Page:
With respect to the Affidavits of Plaintiff and Randolph, most of the contested portions of the Affidavits are not relevant to the issues in this case. This court must interpret the language of View Easement C, and will not rely on interpretations by the parties as to its meaning. The portions of the Affidavits which give Plaintiff and Randolph’s interpretation of, and feelings about, View Easement C are irrelevant. The portions of the Affidavits dealing with the purchase and sale agreement for Plaintiff Property are also irrelevant, as View Easement C speaks for itself and the terms of the purchase and sale agreement are subsumed in the document. As a result, the contested portions of these two Affidavits, except for paragraphs 1 and 12 of Randolph’s affidavit (which this court views as relevant and not otherwise proscribed), are stricken. Regarding the Affidavit of Landers-Cauley, however, such affidavit shall not be stricken as the plans attached were prepared by the affiant, a licensed engineer, the plans are relevant to the issues in this case, and a copy of Exhibit B was hand-delivered to Defendants by counsel for Plaintiff after such omission was realized.

As such, Defendants’ Motion to Strike is ALLOWED IN PART, as follows: ¶¶ 3 and 5 of Plaintiff’s (first) Affidavit are stricken; and ¶¶ 3, 4, 5, 6, 7, 8, 9, and 14 (first and portions of the second as identified in Defendants’ Motion to Strike), as well as portions of ¶¶ 10 and 11 of Randolph’s (first) Affidavit as identified in Defendants’ Motion to Strike are stricken. The Affidavit of Landers-Cauley is not stricken.

“Structures” Within View Easement C.

Plaintiff argues that the Pool, the Wall, and the Fence are all interrelated with respect to pool use and that they violate View Easement C as prohibited “structures.” As a remedy for these violations, Plaintiff asks this court for injunctive relief requiring Defendants to remove such structures. Defendants argue that the Wall, the Fence, and the Pool are not structures in context of View Easement C.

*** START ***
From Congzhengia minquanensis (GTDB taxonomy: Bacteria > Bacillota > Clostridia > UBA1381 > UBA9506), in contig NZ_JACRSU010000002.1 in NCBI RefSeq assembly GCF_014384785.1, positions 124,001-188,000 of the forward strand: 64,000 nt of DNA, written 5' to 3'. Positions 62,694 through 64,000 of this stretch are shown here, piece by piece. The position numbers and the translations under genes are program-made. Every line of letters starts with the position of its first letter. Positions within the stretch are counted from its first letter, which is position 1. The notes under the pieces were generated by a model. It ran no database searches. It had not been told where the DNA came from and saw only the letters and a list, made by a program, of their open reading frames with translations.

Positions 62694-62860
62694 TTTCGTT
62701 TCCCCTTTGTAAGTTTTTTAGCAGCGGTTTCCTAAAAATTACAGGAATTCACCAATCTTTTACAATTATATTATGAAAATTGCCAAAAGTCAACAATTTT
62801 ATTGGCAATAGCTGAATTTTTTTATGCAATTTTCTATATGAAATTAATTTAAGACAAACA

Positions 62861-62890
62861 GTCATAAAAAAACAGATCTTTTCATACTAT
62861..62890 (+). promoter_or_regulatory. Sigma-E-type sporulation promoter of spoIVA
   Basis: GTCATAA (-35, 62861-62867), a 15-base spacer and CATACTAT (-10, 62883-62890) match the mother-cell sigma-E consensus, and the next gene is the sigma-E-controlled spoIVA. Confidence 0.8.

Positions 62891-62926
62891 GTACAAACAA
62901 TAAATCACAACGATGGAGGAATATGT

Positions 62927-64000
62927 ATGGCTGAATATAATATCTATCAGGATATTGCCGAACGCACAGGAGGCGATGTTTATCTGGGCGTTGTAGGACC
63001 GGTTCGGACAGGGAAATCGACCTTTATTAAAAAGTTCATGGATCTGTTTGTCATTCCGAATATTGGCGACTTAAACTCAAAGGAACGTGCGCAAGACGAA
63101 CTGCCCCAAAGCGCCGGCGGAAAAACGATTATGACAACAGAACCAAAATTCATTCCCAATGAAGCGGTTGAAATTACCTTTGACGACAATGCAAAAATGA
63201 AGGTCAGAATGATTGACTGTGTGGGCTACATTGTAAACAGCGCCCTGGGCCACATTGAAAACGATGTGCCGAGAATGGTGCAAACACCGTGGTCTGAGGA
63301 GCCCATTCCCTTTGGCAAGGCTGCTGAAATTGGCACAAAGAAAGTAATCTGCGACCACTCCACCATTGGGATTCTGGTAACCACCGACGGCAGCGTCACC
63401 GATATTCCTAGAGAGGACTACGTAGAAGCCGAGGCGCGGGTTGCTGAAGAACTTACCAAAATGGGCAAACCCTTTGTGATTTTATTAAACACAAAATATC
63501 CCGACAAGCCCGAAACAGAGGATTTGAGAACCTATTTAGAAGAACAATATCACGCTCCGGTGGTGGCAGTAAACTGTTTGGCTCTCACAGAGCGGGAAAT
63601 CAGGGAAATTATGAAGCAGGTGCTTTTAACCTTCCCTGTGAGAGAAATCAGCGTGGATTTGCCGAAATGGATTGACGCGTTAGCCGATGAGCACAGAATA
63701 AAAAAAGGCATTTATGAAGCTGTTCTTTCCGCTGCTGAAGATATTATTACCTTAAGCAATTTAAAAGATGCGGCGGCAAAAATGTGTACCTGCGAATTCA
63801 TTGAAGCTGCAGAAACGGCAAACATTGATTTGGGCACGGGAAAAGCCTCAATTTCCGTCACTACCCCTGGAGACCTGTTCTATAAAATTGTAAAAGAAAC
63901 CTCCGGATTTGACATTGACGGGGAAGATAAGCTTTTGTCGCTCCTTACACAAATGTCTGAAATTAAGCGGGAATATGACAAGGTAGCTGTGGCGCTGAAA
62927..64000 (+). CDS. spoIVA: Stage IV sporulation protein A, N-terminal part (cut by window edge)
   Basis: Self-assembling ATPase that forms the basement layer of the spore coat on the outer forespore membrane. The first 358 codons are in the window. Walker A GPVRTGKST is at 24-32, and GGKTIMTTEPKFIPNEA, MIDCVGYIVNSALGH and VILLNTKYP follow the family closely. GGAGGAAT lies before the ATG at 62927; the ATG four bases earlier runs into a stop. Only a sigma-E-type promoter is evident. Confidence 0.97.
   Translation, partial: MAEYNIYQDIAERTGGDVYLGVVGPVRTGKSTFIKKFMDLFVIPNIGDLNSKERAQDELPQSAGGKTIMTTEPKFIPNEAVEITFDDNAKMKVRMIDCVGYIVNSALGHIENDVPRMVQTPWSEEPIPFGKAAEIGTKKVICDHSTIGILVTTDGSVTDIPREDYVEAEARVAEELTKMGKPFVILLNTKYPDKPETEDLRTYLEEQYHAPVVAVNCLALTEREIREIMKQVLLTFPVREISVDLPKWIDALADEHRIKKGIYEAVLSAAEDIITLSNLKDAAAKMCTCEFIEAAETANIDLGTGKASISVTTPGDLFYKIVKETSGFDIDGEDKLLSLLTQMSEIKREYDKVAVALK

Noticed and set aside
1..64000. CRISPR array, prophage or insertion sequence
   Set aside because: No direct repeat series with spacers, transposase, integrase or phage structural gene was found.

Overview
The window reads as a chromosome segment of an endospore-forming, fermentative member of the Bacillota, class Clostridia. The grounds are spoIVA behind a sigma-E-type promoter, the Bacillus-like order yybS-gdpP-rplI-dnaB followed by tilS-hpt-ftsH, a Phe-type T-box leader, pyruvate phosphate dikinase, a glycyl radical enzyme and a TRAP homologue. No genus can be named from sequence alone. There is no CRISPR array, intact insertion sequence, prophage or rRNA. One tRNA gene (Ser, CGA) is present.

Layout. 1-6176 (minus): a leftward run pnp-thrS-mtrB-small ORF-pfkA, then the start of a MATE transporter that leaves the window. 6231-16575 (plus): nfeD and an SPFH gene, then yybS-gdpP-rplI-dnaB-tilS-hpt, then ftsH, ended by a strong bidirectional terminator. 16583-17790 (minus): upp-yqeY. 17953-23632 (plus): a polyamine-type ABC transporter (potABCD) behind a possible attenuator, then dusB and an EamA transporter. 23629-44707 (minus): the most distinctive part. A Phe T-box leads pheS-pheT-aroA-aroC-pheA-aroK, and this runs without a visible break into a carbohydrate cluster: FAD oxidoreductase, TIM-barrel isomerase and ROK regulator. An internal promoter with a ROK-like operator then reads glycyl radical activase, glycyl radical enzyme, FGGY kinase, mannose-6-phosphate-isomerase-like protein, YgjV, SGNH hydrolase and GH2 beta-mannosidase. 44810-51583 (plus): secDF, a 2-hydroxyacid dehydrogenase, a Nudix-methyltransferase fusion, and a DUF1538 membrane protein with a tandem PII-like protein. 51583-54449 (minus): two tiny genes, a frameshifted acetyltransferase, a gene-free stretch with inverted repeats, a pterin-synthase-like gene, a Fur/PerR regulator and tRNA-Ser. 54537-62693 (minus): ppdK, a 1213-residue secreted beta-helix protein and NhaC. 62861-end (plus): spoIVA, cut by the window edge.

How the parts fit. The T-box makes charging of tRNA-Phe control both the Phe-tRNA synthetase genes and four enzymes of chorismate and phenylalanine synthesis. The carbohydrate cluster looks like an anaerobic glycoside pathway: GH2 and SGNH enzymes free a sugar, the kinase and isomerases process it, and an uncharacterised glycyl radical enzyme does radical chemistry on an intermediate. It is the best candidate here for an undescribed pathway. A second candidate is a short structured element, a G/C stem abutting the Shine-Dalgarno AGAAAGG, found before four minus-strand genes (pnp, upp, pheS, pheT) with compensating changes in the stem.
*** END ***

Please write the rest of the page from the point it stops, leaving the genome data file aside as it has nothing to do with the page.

Defendants cite Patterson v. Paul, 448 Mass. 658 , 662 (2007), in support of the general policy that restrictions on land are disfavored. View Easement C, however, states that it is an easement and not a restriction. Moreover, Patterson actually supports Plaintiff’s view of the case at bar. In Patterson, the Supreme Judicial Court (“SJC”) stated that the view at the time of the creation of the easement was the view that was protected, stating “the easements were intended to prevent the continual growth of vegetation that would, overtime, gradually block the views that had existed in 1999, just as the construction of any structure in the view easement area would have a similar effect.” Id. at 666. In both Patterson and the case at bar, the view at the time of the creation of the easement contained no construction at all; in Patterson, there was never any construction, and here Defendants have subsequently constructed the Pool, the Wall, and the Fence in View Easement C.